Connecting Commercial Space: Next-Generation RF Cable Assemblies Tailored to Meet Demanding Low-Earth Orbit Satellite Applications

Maria Calia, Director – Space and Missiles

Times Microwave Systems

Originally published with Connector Supplier

The commercial space industry is going through exponential growth, fueled in part by low-earth orbit (LEO) satellite applications. LEO satellites operate at lower altitudes and travel at high speeds around the Earth, in contrast to the traditional GEO (Geostationary Orbit) satellites used by government agencies such as NASA.

Each LEO satellite completes an orbit in less than two hours and covers only a small area of the Earth’s surface at a given period of time, due to its proximity—only 500-2,000 km—to the planet. This concentrated field of view results in a shorter communication latency, making LEOs ideal for applications that require real-time data transmission and global coverage. For example, companies like Amazon (Project Kuiper) and SpaceX (Starlink) are launching thousands of LEO satellites to provide global broadband internet coverage. Thousands must be launched into orbit, one following the other, to create “constellations” that ensure consistent and comprehensive coverage.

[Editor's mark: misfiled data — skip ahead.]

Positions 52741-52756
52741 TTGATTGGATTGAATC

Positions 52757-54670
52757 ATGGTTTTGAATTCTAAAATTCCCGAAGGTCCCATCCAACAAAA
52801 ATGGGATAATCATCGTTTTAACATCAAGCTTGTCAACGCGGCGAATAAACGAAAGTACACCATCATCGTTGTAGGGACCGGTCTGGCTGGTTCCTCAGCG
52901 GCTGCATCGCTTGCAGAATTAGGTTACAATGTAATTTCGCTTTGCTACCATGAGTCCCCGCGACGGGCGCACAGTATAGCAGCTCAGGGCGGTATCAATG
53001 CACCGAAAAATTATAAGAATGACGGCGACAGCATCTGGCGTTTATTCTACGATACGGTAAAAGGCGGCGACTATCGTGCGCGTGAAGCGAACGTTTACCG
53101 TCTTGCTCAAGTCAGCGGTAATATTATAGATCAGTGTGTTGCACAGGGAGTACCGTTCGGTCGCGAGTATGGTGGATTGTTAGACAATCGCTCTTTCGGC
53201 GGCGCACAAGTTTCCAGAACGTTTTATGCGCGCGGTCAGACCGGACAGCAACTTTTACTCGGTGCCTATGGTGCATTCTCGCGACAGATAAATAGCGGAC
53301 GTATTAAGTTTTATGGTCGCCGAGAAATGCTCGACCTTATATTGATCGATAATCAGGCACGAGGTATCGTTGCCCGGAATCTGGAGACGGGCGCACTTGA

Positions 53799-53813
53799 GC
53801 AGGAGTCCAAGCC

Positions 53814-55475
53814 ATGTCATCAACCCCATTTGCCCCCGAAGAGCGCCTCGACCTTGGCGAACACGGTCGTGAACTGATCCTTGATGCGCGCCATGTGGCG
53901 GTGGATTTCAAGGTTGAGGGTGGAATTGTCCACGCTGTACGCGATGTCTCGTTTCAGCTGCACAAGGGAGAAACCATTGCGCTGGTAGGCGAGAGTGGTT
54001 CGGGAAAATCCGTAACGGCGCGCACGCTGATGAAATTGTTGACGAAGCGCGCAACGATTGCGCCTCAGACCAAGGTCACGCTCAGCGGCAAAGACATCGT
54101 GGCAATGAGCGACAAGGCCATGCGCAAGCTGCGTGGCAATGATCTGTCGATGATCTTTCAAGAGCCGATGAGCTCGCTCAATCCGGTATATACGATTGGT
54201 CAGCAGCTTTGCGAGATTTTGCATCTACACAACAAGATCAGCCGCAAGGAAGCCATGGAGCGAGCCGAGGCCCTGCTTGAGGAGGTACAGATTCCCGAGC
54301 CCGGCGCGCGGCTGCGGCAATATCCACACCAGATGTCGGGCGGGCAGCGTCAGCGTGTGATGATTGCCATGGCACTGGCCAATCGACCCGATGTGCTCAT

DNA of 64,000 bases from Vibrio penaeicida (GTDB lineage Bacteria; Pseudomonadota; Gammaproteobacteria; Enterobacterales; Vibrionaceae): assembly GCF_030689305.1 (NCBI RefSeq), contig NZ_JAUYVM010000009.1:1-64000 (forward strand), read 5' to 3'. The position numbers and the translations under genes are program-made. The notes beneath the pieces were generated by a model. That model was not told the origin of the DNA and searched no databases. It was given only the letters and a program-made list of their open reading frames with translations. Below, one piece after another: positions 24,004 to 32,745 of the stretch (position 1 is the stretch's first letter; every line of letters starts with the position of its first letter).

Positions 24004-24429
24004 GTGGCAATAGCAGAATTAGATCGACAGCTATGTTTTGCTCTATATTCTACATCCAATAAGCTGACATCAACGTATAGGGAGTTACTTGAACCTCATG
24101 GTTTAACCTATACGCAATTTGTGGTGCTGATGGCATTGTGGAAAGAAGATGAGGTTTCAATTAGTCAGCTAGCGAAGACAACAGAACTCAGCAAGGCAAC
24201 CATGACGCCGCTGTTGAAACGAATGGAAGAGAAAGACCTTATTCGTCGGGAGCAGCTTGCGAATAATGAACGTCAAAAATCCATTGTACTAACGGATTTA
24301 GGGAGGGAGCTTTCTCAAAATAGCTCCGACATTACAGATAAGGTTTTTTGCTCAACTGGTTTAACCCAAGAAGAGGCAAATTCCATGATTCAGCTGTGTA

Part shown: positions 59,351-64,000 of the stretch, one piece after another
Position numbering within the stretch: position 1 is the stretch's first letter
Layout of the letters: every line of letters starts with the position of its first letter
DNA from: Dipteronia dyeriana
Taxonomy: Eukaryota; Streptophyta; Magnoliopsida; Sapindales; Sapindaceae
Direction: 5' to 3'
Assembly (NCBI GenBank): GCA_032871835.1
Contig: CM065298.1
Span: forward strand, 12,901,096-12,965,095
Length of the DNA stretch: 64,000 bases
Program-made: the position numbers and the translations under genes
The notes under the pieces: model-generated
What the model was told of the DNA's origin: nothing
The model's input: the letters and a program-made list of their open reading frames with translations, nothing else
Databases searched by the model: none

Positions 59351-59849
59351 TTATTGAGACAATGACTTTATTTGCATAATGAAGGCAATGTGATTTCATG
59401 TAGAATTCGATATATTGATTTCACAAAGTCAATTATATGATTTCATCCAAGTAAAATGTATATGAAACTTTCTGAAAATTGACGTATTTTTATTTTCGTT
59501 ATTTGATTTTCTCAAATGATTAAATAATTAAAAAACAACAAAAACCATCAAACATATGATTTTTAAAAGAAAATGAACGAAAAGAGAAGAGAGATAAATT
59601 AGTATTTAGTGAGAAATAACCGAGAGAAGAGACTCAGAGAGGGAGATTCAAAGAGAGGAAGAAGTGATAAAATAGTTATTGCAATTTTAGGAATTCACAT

When it comes to achieving fast, reliable communication and high-performance operations, the RF cable assemblies used in LEO satellites play a crucial role. RF interconnects act as the vital bridge between many critical systems, including payload, communications, signal transport, and processing.

However, the extreme environmental conditions of space present unique challenges. That’s why material selection is essential when choosing a coaxial cable assembly for LEO satellites. Factors including radiation resistance, shielding effectiveness, outgassing, and whiskering must be evaluated, as well as cable performance parameters such as phase stability over temperature, stability over flexure, and attenuation.

Materials selection

The materials used within the cable in an RF assembly significantly impact its performance. For example, cable assemblies for commercial space applications can be subjected to 30 Mrads of radiation and temperatures anywhere between -90 °C to 150 °C. Therefore, the materials used within the cable must be able to withstand extreme conditions. To ensure optimal performance, the following factors must be considered.

Radiation resistance

Radiation exposure can change the cable dielectric and degrade electrical performance. The cable location within the system determines how much radiation it will be exposed to.

Depending on construction, different cables will be rated to withstand varying amounts of radiation. System designers carefully mitigate radiation exposure within the satellite through the use of metal shields to keep components, including RF cables, below the total exposure limits. Sometimes, however, critical cables have to be routed without shielding to remote locations. For example, RF cables exiting the safety of the bus to reach a remote antenna will be exposed to increasing amounts of radiation. They must be protected or constructed using materials that will be affected less than plastic polymers.

Shielding effectiveness